1982

Film #343: Missing (1982)

The fact that they are both based on true stories is possibly the only similarity between Coal Miner’s Daughter and Spacek’s other Best Picture nominee Missing. Missing doesn’t have the gloss of a Best Picture film but instead employs the documentary style favoured by its director Costa-Gavras.


Set in Chile during the rule of Pinochet, Spacek plays Beth Horman the wife of a radical journalist who goes missing after their house was ransacked. Charlie’s disappearance prompts his father to arrive in Chile and seek help from the American consulate in finding his son. Ed had never approved of his son’s life choices and wondered why he’d never settled down and got a proper job. Whereas Charlie was a fairly liberal young man, his father is incredibly conservative and is a practising Christian Scientist meaning he’s very much a man of faith. Ed and Beth clash over the latter’s lack of co-operation with the men who are attempting to help find Charlie. Beth’s distrust of the men is later explained through a series of flashbacks showing what sort of a man Captain Ray Tower actually is. As they spend more time together, Ed and Beth continue to bond as he realises the horrors of the country his son briefly called home. With the American government appearing more suspicious then they first seemed, Ed begins to give up hope of ever seeing his son again. Though the ending is predictable, especially if you were aware of the original story, it doesn’t make it any less shocking.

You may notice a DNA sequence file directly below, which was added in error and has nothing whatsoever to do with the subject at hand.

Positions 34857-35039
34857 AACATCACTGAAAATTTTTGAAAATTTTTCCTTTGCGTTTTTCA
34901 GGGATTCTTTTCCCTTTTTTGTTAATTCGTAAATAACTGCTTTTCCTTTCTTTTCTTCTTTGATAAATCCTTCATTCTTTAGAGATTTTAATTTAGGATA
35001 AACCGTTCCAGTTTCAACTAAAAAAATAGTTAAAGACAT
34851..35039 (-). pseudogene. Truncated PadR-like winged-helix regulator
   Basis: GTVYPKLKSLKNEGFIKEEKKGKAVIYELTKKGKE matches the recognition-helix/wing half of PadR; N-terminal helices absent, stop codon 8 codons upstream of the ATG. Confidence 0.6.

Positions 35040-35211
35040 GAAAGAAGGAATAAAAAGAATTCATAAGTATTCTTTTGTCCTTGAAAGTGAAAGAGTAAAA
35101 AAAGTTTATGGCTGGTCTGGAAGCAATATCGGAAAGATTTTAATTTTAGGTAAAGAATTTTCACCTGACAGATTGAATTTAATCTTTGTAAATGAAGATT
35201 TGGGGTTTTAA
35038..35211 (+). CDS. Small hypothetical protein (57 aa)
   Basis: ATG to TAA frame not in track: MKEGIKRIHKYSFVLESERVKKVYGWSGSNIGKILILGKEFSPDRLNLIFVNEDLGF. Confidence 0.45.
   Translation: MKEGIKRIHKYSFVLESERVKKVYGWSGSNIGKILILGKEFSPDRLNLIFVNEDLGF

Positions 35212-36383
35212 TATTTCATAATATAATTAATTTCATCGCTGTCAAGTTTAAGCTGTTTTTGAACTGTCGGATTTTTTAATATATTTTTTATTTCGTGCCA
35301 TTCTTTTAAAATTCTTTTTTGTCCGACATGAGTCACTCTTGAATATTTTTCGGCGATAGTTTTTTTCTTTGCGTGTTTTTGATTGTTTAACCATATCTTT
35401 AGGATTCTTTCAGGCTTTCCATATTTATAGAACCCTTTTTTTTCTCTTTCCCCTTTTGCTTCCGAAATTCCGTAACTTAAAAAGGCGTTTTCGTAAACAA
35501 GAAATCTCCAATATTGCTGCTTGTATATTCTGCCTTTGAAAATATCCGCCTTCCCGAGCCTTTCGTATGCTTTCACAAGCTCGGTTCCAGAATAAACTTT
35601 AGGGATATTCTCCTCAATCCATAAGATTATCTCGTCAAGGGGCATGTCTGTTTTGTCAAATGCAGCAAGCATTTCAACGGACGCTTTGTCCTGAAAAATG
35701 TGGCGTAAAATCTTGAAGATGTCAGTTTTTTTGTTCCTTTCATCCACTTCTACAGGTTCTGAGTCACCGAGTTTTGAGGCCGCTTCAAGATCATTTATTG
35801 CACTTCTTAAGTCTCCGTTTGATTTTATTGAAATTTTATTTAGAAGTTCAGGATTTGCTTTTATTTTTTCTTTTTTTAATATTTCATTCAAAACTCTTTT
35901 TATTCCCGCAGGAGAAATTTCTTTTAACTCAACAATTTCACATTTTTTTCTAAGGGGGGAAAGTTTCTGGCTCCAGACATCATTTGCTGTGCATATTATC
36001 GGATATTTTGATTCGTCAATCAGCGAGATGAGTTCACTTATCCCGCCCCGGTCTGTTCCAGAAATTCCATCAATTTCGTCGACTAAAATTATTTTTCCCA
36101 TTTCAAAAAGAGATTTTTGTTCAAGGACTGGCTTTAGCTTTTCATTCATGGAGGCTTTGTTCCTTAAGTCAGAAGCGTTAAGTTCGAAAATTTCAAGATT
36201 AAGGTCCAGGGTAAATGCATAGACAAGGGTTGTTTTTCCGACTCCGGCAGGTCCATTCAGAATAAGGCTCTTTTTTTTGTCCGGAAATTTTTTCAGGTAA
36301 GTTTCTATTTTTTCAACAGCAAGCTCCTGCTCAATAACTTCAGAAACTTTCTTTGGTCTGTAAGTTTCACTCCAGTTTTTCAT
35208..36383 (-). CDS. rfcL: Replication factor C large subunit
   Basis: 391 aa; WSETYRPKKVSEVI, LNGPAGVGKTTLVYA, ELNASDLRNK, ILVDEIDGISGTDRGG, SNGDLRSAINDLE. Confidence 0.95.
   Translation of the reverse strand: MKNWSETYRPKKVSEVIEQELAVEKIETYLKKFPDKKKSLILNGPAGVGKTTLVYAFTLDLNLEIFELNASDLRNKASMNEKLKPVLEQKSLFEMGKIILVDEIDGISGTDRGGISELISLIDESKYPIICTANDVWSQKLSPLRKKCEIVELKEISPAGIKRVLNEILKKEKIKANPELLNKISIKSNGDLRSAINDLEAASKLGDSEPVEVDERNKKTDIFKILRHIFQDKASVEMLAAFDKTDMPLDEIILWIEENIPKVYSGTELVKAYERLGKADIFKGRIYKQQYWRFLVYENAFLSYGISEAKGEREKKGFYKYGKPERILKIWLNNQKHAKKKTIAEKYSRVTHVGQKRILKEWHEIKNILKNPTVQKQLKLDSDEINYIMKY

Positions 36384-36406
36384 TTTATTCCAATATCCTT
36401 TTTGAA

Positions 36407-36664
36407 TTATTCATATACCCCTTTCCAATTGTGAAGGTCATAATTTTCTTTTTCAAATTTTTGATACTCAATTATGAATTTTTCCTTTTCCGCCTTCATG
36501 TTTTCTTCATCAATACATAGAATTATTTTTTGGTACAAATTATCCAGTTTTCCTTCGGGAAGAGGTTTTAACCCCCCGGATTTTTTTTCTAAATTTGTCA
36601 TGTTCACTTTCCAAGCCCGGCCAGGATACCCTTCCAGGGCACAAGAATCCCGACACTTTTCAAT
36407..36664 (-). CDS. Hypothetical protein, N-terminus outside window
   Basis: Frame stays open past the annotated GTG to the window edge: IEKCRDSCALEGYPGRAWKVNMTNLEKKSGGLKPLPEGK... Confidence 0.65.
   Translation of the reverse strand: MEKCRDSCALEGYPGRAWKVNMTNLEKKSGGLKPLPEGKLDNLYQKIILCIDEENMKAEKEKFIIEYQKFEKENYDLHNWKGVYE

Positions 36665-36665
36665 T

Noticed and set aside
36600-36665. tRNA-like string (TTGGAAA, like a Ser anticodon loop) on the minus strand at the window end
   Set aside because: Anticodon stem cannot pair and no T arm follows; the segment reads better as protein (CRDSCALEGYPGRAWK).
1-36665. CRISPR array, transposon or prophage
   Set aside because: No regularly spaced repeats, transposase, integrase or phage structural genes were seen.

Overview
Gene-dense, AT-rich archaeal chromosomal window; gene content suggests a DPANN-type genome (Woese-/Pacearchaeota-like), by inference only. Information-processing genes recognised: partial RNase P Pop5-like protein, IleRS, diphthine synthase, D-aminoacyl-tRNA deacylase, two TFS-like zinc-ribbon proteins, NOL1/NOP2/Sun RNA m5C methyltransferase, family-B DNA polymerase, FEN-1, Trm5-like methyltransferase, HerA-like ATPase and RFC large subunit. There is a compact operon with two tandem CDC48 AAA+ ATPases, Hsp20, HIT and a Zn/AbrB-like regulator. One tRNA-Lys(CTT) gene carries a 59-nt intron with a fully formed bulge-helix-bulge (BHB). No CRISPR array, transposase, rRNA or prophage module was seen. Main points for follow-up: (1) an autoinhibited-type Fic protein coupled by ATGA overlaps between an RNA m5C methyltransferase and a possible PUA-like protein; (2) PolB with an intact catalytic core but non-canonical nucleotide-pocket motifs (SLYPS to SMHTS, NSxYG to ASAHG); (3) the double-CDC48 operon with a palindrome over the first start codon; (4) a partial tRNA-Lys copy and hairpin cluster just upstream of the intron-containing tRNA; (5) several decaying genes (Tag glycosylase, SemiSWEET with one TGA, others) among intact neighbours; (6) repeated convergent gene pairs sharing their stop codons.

Missing was a film that focused on a recent crisis and gave it a human face. Costa-Gavras portrayed the Chile of the time where bodies were simply strewn across the streets for all to see and where the sound of gunshots was a regular occurrence. Ricardo Aronovich’s superb cinematography captured all this brutal detail perfectly and he particularly excelled when shooting the scenes in Chile’s national stadium. The human face of the film was Ed who was experiencing the horrific nature of the country first hand and we as the audience were meant to relate to him. The fact that Ed was played by Jack Lemmon meant that he came across as likeable despite his initial prejudices and beliefs. Lemmon’s performance was just brilliant as he made the audience identify with a man who was just trying to find his son. Though Beth wasn’t as innocent as Loretta Lynn, Spacek still played an extremely down-to-Earth character. Spacek played Beth as somebody who was horrified by what was going on around but had got used to it over time. Spacek also really came alive when portraying Beth’s defiance in the face of the American authorities. Another memorable aspect of the film was Vangelis’ electric score which contributed to both the jarring nature of the Chilean conflict and the emotional aspects of the Ed/Beth relationship. Even though I found it tough to get through at times, Missing was nonetheless an accomplished film which told the story of a conflict through the eyes of those who didn’t quite want to believe it. It is definitely a piece of historical film-making and one that is still as relevant today as it was thirty years ago.

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